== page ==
When aging parents or loved ones move into assisted living, memory care, or other types of senior living communities, they get the care and assistance they need. But their families often need support, too. From family support groups to involvement in creating care plans for aging parents, today’s senior living communities are providing a host of services that give adult children and family caregivers information, education, and opportunities to stay connected.
Family Support Before or During Your Senior Living Search
Family caregivers juggle a lot of responsibilities, which can lead to stress and caregiver burnout. Many senior communities offer resources that can help, such as:
- Dementia support groups for family members where you can meet with other caregivers who understand what you’re going through.
- Information and education about caregiving, additional resources and self-care.
- Respite stays to give caregivers a break while loved ones receive professional care.
Adult children and loved ones beginning the search for senior living options can find the process daunting. Where do you start? How do you decide which community is a good fit? Communities are making it easier to get answers to these types of questions.
- Check their websites for blog posts, FAQ pages, and other family resources. You can often find helpful information about the specific community, as well as general information about levels of care, downsizing, tips for navigating the process, and more. Some also have virtual tours so you can take a look at a community before deciding to visit.
- Schedule a personal appointment and tour. This lets you get answers to questions from knowledgeable professionals. They understand your concerns, and they have experience helping families make the decision to choose a community.
Help During the Transition
Once the decision to move into a community has been made, there’s a lot to do. And senior living communities want to make it as easy as possible for families to help their loved one make the transition smoothly.
- Some communities have transition planning tools to help you keep track of what needs to be done and when.
- Moving services are available with a wide range of assistance, from helping you stage and sell your loved one’s house to downsizing, packing, moving, and unpacking in the new residence. They can also help you determine which furniture and personal items will fit in the new space. Check with the community to see what in-house services they offer and which trusted third-party services they partner with.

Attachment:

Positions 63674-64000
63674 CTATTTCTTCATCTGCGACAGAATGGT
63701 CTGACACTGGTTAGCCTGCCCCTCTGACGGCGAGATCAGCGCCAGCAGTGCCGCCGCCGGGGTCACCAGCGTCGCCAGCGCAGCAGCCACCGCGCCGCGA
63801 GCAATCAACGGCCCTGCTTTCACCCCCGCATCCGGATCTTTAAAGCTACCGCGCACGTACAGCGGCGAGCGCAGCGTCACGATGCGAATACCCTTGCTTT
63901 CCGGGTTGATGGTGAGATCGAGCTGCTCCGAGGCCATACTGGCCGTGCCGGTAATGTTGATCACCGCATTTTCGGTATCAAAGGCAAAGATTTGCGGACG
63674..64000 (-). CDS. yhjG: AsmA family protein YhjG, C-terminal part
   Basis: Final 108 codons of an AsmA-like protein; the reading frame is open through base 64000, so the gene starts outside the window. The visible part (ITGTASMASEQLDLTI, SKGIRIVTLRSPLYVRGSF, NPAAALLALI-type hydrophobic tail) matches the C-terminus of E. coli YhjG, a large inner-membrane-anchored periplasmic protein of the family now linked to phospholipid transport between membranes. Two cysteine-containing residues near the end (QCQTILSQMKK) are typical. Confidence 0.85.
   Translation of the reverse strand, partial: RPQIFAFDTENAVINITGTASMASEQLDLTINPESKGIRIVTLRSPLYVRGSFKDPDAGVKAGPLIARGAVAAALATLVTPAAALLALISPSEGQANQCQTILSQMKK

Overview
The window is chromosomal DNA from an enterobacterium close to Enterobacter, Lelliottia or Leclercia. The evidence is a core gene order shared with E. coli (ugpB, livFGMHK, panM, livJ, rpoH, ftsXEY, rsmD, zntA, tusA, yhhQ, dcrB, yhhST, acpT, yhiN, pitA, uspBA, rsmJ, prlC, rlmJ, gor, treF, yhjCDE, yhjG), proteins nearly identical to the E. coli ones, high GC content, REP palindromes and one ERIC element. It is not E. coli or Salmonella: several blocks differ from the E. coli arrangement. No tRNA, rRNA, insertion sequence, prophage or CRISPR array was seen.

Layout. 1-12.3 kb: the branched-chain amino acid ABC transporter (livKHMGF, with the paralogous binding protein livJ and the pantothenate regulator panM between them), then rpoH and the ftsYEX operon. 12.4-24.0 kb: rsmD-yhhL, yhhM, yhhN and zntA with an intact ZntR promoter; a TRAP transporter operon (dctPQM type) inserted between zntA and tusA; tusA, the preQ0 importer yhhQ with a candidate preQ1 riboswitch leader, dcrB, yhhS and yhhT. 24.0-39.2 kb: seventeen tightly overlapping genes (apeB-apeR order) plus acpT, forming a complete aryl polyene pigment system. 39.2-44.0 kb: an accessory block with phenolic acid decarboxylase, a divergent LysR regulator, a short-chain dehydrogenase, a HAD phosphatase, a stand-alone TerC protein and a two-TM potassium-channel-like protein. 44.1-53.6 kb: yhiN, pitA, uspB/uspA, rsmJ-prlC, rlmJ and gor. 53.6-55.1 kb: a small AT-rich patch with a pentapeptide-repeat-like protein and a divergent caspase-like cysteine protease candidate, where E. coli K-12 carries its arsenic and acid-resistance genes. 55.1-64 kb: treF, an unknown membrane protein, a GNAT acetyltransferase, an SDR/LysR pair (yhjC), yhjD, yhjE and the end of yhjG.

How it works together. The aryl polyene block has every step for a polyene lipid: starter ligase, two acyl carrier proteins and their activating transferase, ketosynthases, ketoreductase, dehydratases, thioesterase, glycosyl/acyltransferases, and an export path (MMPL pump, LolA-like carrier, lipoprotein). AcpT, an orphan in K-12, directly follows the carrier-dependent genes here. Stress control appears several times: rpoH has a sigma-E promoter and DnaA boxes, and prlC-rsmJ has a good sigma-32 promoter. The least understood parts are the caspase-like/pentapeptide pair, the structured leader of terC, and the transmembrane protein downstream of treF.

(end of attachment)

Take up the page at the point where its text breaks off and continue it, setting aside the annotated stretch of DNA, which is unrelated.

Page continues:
Family Support After the Move
The staff and team members at senior living communities know how important it is for adult children and other loved ones to be part of a resident’s life and care. That’s why many make sure to not only encourage family involvement, but also offer additional support when it’s needed.
- When a care plan for aging parents or loved ones is needed, families are included in that process. As a family member, you know your loved one’s preferences and personality, so you can be part of shaping a plan designed just for them. If a care plan needs to be modified, family is included in that discussion as well.
- Communities want to keep the lines of communication open, so they may have newsletters, emails, and portals on the website to keep families informed about activities, programs, and community news. And as a primary contact for your loved one, you can be notified directly if a sudden need arises.
- Some communities offer family surveys to gather input on services and levels of care. Being part of that conversation allows you to have a voice and stay involved.
- Even when your loved one is receiving professional care, you’re still part of the caregiving team and may still struggle with how to best meet your loved one’s needs. You’ll find family support groups, dementia support groups for family members, support groups for spouses or adult children only, hospice support groups, and even programs that support grandchildren.
- Assisted living and memory care communities offer a plethora of activities and programs for residents — and families can participate in many of them. Find out when you can be part of the planned fun, whether it’s an organized family day, monthly birthday celebration, arts and crafts activity, or an outing to a favorite local spot. These are opportunities for you to stay connected with your loved one and see them enjoying themselves — which can do a lot for your own peace of mind.
Senior living communities know how important family is for the well-being of residents. So they’re ready to be there not just for your loved one, but for you as well. If you’d like to find out what kind of family support is available at a community near you, use the Find a Community Tool to get their contact information.
Where You Live Matters is powered by the American Seniors Housing Association (ASHA), a respected voice in the senior housing industry. ASHA primarily focuses on legislative and regulatory advocacy, research, and educational opportunities and networking for senior living executives, so they can better understand the needs of older adults across the country.